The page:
The HTL1 (high temperature lethal) gene encodes a non-essential subunit of the RSC complexes. Physical and genetic interactions between HTL1 and the RSC complexes have been demonstrated (Florio et al., 2007; Lu et al., 2003; Romeo et al., 2002; Wilson et al., 2006). These reports suggested that HTL1 is associated with a subset of RSC complexes and mediates the assembly of Rsc8p into the RSC complexes; however, the relationship between structural integrity and functionality of the RSC complex, when it is assembled by HTL1, remains unclear. Yeast cells that are ∆htl1 mutants show lethality at the non-permissive temperature (37°C). Furthermore, several defects similar to those in other rsc mutants are found in these ∆htl1 cells; these include ploidy increase and mitotic arrest at the non-permissive temperature (Lanzuolo et al., 2001; Romeo et al., 2002). The cellular function of HTL1 also has been linked to cell wall integrity. Multiple-copy plasmid expressing HTL1 suppresses the growth defect present in a conditional PKC1 mutation; moreover, an additive growth defect is present in double mutants containing knockouts of HTL1 and BCK1, the downstream factor of PKC1 (Romeo et al., 2002). Nevertheless, a defect in cell wall integrity has not been reported in ∆htl1 single mutants. HTL1 has been reported to be important in three individual genome-wide studies, including one on ionizing radiation sensitivity (Bennett et al., 2001), one on abnormal telemetric length (Askree et al., 2004) and one on small nucleoli RNA processing (Qiu et al., 2008). Altogether, it would seem that HTL1 is not only functionally associated with the RSC complexes and the rearrangement of nucleosome, but may also be involved in a much wider range of important cellular functions.
In this study, we investigated the cellular functions of HTL1. We report that phenotypes of the ∆htl1 mutant at high temperature are based on a functional defect rather than a structural defect of the RSC complex. In addition, HTL1 may play a role different to other RSC components in regard to cell wall integrity and the G2–M transition. Furthermore, we show that the defects in cell wall integrity and the G2–M transition of the ∆htl1 mutant would seem to be interconnected.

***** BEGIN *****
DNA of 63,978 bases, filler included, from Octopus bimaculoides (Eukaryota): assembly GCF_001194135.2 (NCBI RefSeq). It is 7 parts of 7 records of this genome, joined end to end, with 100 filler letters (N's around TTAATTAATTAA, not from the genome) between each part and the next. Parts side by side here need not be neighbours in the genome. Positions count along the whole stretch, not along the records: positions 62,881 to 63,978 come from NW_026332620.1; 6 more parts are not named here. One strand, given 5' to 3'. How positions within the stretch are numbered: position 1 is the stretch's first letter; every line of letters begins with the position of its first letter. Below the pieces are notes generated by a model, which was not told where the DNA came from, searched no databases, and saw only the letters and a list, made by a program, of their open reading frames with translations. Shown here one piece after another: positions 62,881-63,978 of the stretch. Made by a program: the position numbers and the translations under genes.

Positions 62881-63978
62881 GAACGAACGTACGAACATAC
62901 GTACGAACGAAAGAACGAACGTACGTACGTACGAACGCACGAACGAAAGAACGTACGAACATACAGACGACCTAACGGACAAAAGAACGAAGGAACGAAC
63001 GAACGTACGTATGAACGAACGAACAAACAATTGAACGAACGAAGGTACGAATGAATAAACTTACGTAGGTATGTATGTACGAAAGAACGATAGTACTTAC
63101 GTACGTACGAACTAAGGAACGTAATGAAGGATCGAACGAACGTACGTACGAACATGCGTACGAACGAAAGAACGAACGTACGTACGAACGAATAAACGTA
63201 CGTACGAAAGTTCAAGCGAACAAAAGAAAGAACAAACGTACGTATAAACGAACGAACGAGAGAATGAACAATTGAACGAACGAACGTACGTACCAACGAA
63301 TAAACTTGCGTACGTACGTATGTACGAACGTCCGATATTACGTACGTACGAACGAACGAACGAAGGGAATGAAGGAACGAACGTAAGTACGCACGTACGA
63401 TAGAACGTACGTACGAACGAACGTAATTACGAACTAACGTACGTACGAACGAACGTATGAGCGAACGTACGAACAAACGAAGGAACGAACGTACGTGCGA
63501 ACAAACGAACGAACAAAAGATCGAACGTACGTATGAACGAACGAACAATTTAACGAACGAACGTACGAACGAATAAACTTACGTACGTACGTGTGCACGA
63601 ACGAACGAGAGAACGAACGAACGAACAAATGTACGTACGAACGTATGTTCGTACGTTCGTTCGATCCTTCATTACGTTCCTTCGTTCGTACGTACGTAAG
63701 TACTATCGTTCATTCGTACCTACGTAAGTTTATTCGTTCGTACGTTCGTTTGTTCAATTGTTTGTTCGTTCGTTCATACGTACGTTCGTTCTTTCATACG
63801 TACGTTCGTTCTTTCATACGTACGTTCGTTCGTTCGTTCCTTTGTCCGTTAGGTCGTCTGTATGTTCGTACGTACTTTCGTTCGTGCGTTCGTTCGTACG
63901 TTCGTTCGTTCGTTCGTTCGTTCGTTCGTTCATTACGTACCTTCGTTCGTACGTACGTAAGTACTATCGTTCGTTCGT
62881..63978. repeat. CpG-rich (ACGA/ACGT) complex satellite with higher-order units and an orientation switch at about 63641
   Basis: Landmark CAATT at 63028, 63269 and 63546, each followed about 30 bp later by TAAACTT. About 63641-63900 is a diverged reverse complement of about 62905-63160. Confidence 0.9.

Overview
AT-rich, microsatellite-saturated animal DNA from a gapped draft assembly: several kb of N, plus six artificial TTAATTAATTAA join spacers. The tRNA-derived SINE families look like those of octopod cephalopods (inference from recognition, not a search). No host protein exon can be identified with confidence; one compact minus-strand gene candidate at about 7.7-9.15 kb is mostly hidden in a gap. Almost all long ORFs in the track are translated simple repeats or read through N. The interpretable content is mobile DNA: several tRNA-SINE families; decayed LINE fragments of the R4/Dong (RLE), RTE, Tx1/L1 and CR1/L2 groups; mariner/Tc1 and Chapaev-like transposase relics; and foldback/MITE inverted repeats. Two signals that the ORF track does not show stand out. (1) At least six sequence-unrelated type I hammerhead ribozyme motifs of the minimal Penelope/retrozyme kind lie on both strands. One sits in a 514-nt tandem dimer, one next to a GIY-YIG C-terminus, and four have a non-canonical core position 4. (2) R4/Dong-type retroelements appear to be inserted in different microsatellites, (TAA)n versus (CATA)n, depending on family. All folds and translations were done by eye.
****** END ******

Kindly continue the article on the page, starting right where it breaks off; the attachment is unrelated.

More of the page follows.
Materials and methods
Yeast strains and growth
The S. cerevisiae strains used in this study are listed in Table 1 (see also Supporting information, Table S1). RSC components under the control of the GAL1 promoter (GAL1–HTL1, GAL1–STH1 and GAL1–RSC8) were constructed in the BY4741 background. The endogenous promoters of the individual gene were replaced by a GAL1 promoter using a one-step, PCR-based strategy (Longtine et al., 1998). The depletion of these genes in glucose medium was examined by immunoblotting using individual antibodies (see Supporting information, Figure S1). The deletion of MAD1, BUB2 and SLT2 was carried out by one-step PCR-based recombination; these genes were introduced into BY4741 or other yeast strains as indicated. HTL1-degron was generated as previously described and introduced into the YKL200 background (Kanemaki et al., 2003). We designed a PCR product that did not contain the myc epitope. For the SCC1–3HA strains, the gene was tagged with three copies of haemagglutinin (HA) in BY4741 by one-step PCR-based recombination (Knop et al., 1999). The tagging was verified by PCR and immunodetection with anti-HA antibody (Covence, MMS 101R 16B12). Several ∆htl1 clones were used in this study. BY5751 was generated from wild-type BY4741 (Winzeler et al., 1999), which was purchased from Open Biosystems. Deletion of HTL1 from the other strains in this study was carried out as previously reported (Lu et al., 2003). Deletion of RSC7 was carried out using the same strategy as deletion of HTL1 in BY5751. The TAP-tagged strains used in this study were also purchased from the Open Biosystems (Ghaemmaghami et al., 2003).